The Park West Gallery New York Times article, “The Power of Paint,” by T Brand Studio covers how Park West Gallery artists explore how science is changing the way students in schools think about art. Through the Turnaround Arts program, more than 49 schools nationwide have been partnered up with a high-profiled artist, musician or entertainer to work directly with students in an effort to inspire and drive creativity.
Through The Turnaround Arts program, Park West Gallery artist Autumn de Forest traveled to Barton Elementary school in San Bernadino, California, where she was able to led an art class for students to teach them how to paint self portraits on canvas. Autumn, a 14-year old painter from Las Vegas, has been referred to as a “prodigy” and “genius” by those in the art industry. The day was made possible by Park West Gallery, a Michigan-based art gallery, that has been a longtime advocate of arts education.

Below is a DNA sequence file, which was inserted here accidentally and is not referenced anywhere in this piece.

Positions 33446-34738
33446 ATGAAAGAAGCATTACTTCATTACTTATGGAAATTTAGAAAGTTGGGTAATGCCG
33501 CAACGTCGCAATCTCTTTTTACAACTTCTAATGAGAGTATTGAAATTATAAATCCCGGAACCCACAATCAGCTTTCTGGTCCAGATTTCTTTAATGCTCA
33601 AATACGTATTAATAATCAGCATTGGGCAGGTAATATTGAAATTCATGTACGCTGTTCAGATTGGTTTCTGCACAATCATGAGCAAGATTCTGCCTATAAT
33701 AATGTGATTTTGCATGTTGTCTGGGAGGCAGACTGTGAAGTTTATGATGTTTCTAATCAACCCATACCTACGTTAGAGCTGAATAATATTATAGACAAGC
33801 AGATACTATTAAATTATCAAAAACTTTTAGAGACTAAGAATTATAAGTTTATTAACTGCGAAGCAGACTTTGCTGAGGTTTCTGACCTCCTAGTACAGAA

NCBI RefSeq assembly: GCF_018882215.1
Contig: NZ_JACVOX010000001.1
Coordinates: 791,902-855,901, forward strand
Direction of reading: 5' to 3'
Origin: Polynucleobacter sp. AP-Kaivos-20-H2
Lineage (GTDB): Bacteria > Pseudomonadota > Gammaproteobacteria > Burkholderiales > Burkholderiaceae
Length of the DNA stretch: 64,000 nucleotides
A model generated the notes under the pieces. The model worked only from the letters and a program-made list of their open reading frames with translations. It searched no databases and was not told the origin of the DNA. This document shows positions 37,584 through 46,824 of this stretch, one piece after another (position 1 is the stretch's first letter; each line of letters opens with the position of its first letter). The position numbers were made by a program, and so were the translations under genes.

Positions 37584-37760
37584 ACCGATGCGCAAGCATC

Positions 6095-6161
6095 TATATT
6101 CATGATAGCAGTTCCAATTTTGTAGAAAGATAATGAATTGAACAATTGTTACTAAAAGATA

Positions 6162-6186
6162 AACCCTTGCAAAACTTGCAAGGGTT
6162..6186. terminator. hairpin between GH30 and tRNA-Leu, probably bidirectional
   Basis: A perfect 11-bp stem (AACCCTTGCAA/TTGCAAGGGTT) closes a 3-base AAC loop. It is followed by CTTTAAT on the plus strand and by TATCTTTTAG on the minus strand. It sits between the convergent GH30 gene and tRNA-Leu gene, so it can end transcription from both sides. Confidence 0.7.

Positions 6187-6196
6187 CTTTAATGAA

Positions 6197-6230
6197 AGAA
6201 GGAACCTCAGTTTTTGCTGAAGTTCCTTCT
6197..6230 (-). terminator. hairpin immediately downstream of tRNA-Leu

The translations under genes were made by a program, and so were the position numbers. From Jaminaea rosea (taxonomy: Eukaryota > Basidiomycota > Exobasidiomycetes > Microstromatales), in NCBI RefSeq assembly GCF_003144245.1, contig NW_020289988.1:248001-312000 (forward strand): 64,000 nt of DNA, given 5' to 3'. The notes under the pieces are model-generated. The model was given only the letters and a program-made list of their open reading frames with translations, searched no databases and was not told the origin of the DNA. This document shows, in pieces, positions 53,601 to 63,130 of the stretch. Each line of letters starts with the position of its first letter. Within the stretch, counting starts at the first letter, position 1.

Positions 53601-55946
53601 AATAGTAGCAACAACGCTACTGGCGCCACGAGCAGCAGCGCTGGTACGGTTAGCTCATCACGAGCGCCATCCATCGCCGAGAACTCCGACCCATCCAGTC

These types of programs that expose kids to the arts at a young age have helped some of today’s popular artists, like Park West Gallery artist Romero Britto, known around the globe for his eye-popping pop art paintings, find their passion. Today, Britto gives back to the community through a partnership with the Best Buddies Foundation, supported by Park West Gallery.
The Park West Gallery New York Times Article by T Brand Studio also spotlights Jamaican painter Guy Harvey, who shares his ideas on the significance of arts education. Harvey fights to conserve the natural world through his Guy Harvey Ocean Foundation, which receives support from the Park West Gallery Foundation.
Are you interested in learning more about how science is changing the way schools think about art or about the artists mentioned in this article? Read the entire Park West Gallery New York Times article or contact us today for more information.